The Vendée Globe is probably, along with the Route du Rhum and the Olympic Games, the sailing race with the highest public profile in France. This event has many ingredients to fascinate a large public. The sporting aspect, the technological development of the boats, the human adventure, the course, the popular enthusiasm, the virtual version... all these ingredients, as well as a high-level organisation, are a real asset.
The French Sailing Federation is well aware of the importance of the event, and it is for this reason that since its creation it has been at the side of the organisers to defend this heritage of French Sailing. Thus, as recently, when its organisation is threatened, the FFVoile does not hesitate to accompany the organisers so that, together, we can promote the importance of this event.
Beyond the sporting and festive aspects, the Vendée Globe is the emerging part of an ecosystem. From a sporting point of view, it is a goal for many racers, but it is also the reason for the commitment of many brands that accompany professional teams. Teams that employ many people internally, and that also offer the services of highly specialised service providers whose know-how is the envy of many other countries.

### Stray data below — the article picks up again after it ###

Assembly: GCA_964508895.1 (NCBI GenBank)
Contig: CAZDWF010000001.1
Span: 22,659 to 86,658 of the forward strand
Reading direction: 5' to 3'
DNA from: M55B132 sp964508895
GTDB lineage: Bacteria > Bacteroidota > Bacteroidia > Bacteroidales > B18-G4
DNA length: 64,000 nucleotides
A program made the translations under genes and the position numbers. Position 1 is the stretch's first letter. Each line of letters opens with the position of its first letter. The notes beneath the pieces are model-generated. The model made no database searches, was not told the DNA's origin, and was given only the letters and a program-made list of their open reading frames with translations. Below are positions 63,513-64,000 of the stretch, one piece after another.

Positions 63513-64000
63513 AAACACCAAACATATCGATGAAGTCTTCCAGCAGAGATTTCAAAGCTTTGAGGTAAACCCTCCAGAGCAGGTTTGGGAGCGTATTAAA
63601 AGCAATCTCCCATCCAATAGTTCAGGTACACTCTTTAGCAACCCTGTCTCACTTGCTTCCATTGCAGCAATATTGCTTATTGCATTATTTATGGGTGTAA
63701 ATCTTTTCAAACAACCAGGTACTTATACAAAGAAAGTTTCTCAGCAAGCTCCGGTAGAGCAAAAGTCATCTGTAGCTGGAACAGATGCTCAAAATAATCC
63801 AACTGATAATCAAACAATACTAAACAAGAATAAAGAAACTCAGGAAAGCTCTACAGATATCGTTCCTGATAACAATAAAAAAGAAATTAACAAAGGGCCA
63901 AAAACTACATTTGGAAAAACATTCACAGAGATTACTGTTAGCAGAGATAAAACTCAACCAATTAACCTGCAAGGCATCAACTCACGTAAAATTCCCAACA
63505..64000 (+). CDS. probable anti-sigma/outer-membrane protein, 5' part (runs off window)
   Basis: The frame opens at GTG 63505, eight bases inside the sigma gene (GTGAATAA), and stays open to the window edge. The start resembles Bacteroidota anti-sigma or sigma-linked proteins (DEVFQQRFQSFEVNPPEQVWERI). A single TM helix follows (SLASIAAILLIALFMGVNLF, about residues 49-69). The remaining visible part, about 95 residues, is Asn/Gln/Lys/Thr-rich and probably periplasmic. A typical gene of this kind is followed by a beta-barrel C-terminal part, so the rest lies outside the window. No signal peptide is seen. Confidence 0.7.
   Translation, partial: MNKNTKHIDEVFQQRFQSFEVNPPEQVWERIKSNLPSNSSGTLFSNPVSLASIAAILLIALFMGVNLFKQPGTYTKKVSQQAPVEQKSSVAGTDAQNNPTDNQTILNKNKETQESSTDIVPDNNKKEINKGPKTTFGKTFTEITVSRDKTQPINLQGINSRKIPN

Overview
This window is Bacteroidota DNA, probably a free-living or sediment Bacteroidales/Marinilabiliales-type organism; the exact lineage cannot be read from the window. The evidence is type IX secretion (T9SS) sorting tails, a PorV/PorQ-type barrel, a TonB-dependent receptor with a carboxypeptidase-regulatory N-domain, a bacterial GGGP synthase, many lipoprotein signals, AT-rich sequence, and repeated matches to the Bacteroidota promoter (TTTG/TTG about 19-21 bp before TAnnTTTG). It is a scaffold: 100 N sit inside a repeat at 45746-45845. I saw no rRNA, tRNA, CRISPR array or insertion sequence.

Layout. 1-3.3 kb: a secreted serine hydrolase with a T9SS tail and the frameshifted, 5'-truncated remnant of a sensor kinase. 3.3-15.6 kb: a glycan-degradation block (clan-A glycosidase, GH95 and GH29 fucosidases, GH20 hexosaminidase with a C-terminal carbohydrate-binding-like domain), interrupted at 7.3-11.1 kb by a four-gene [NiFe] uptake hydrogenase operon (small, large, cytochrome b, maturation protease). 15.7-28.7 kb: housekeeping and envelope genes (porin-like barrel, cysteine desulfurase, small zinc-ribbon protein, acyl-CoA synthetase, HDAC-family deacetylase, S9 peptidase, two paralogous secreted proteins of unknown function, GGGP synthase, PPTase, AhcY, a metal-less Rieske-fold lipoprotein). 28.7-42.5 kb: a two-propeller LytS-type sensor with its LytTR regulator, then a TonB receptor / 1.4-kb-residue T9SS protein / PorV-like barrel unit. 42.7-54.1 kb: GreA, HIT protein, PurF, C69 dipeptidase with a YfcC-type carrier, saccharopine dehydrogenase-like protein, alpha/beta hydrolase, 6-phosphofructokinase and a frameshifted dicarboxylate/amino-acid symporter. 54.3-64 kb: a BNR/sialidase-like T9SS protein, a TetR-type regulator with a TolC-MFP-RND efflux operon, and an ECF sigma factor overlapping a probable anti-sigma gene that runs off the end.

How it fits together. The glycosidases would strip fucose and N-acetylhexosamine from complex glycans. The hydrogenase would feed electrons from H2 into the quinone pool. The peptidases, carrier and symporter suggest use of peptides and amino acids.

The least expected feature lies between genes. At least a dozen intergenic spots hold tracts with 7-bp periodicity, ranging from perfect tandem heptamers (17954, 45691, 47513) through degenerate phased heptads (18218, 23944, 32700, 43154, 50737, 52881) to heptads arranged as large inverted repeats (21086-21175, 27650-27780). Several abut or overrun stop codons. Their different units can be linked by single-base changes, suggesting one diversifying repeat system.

The FFVoile's involvement in the success of the Vendée Globe is manifold. On the pontoons in Les Sables d'Olonne, it is above all concerned with the fairness of the sport and the safety of the competitors. By carrying out boat inspections and monitoring the race, the FFVoile ensures the success of the sailors. Further upstream, the Federation's teams participate in the preparatory work for the qualifications with the IMOCA Class, it attests to the competence of the Race Direction, and in its "Pôle France Course au Large", the FFVoile accompanies the sailors in their sporting preparation.
Because before being on the start line in Les Sables d'Olonne, the Vendée Globe skippers were young sailors. Firstly, within their sailing club, where they discovered the pleasures of the game of racing. Then later during major regional and national competitions, during which they climbed the podium. A number of them also took part in national delegations or national selections, under the aegis of the FFVoile, which enabled them to take their first steps in international or ocean racing competitions. Armel Le Cléach and François Gabart, to name but the last two winners, took their first steps in their respective clubs and grew up within the federation.